SMC honors events of 9/11
By Maj. Hamilton Underwood, Space and Missile Systems Center
/ Published September 11, 2015
LOS ANGELES AIR FORCE BASE, El Segundo, Calif. -- The city of Hawthorne held a ceremony today, commemorating the events of 14 years ago when the peaceful, clear blue skies of New York City, and a sunny morning in Washington, D.C. and rural Pennsylvania were plunged into darkness, shattered by acts of terror.
Hosted by Mayor Chris Brown at Hawthorne City Hall, the 9/11 event was attended by many first responders and community leaders including Lt. Gen. Samuel Greaves, commander of the Space and Missile Systems Center and Air Force Program Executive Officer for Space. Col. Donna Turner, commander of the 61st Air Base Group at Los Angeles AFB was also in attendance.
"As the Secretary of Defense Ash Carter stated in his remarks earlier today at the Pentagon about those families who lost loved ones, 'We will never forget -- though try as we may, we can never really know how you feel on this solemn day'," said Greaves. "This anniversary is a poignant reminder of the real dangers our country still faces, but it's also an opportunity for all of us to remember those we've lost and to strengthen our resolve to keep our country safe."
"9/11 ceremonies provide an opportunity for service members to pause and reflect on why we wear the uniform," Turner said. "It's a particular honor to be invited to the city of Hawthorne's 9/11 memorial ceremony because with the first responders and the public present it's a reminder that we're all here for each other as one team."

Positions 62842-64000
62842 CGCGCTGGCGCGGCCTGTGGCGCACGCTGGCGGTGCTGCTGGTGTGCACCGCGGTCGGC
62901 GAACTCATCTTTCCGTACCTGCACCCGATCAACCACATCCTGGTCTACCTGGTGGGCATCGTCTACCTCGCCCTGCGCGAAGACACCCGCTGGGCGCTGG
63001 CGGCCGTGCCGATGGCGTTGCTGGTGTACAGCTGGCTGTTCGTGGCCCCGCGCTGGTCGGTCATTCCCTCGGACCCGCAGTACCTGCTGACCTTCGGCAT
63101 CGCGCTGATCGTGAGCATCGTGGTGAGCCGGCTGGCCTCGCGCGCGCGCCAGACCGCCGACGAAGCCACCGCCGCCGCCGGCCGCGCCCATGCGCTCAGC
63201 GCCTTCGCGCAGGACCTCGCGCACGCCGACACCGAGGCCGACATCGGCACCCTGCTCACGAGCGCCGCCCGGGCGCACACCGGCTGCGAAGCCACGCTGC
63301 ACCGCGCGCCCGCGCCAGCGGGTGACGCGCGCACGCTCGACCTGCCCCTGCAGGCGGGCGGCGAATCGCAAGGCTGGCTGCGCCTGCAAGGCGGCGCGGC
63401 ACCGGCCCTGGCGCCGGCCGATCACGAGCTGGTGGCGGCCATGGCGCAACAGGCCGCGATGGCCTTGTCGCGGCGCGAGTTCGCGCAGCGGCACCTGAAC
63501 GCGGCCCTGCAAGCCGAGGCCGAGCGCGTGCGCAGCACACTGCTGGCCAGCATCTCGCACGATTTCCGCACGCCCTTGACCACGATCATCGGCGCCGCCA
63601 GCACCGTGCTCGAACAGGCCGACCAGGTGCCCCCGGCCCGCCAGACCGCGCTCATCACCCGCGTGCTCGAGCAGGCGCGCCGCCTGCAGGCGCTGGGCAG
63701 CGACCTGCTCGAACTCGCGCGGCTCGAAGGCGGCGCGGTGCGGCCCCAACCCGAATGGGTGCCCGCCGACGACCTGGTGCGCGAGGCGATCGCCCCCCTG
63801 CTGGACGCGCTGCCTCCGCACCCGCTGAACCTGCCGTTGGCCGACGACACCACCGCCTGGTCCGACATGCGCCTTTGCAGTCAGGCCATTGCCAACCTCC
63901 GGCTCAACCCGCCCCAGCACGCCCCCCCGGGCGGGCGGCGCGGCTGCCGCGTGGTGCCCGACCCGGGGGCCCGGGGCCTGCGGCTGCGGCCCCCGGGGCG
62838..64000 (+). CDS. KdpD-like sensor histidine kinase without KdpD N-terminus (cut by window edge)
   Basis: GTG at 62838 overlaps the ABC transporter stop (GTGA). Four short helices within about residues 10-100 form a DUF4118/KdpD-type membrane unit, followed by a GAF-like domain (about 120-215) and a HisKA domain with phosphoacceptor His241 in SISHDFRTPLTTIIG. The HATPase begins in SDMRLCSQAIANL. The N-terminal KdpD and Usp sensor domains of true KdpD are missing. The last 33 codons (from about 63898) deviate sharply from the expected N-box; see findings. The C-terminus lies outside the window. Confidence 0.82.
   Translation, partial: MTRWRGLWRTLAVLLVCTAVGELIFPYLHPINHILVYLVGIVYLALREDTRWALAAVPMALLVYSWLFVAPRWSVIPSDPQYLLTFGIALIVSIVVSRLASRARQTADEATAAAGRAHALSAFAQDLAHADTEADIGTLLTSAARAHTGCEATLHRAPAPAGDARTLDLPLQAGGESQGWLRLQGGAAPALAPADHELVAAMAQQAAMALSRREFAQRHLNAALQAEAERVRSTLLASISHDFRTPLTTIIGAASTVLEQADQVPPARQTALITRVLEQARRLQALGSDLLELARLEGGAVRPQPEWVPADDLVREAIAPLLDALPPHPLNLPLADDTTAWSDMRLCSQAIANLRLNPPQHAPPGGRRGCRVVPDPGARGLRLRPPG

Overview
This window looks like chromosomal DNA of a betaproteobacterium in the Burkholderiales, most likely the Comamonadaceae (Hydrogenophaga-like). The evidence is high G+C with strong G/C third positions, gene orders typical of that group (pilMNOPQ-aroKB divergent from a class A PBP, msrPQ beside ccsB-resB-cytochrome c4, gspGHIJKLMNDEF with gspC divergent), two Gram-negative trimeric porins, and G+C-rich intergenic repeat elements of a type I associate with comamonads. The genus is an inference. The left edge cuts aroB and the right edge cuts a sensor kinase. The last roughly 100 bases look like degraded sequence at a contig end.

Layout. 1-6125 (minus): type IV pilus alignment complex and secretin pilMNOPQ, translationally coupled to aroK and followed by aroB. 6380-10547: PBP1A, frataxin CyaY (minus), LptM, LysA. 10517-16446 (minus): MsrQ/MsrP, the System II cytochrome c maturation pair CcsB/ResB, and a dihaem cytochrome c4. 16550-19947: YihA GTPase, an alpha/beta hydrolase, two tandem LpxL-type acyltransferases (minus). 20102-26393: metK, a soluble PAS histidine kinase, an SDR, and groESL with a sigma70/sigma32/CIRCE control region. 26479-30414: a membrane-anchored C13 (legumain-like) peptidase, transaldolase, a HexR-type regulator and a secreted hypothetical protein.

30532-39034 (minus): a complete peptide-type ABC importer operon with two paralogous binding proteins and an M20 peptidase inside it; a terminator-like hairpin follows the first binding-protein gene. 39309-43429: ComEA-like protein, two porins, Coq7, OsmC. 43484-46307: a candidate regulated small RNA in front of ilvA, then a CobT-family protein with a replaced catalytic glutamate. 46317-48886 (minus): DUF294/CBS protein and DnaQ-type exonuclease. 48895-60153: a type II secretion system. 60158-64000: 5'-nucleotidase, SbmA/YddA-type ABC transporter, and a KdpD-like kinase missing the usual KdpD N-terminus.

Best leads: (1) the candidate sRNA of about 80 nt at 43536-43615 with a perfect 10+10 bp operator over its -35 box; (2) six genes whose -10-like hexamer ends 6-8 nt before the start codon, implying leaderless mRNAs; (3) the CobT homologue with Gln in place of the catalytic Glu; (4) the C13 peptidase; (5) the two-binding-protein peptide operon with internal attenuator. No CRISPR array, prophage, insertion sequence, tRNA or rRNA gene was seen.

Turner related where she was on that tragic day and the helplessness she felt as the events unfolded.
"I was stationed in Germany on 9/11 as the deputy chief of command protocol with Headquarters United States Air Forces in Europe at Ramstein Air Base," said Turner. "I remember watching the news as the planes struck the twin towers and the Pentagon, and wanting to be able to help -- and frustrated we were so far away from home and couldn't assist."
"We are here to remember those we lost on that fateful day, September 11, 2001 -- a day those future generations not yet born will hear stories of courage and sacrifice. Of co-workers who helped strangers down the stairs to safety. Of firefighters and first responders who braved the flaming towers to rescue those still trapped inside," said Greaves.
"In the face of terror, we bound ourselves in hope and compatriots among one another to find strength and courage--a trait found in all of us, as Americans. On behalf of the men and women of Space and Missile Systems Center, it is an honor to be here and join you as we immortalize the memories of the loved ones we lost," Greaves shared.
Greaves pointed out the act of terror claimed the lives of nearly 3,000 innocent lives, including 184 Americans at the Pentagon, making it the deadliest act of terror in the nation's history. Since then, American families have endured multiple deployments of men and women in uniform who stepped forward to defend freedom over 14 long years of global war against terror.
"Since then, the physical damages have been repaired; memorials were erected to honor the victims of the attack. But time has not lessened the solemn memories of our loved ones who lost their lives to the tragic 9/11 event," stated Greaves.
"When this day is done and as we move on with our lives and tend to our children, we will always remember that our spirit is strong, our resolve is unwavering, and our liberty still stands," said Greaves.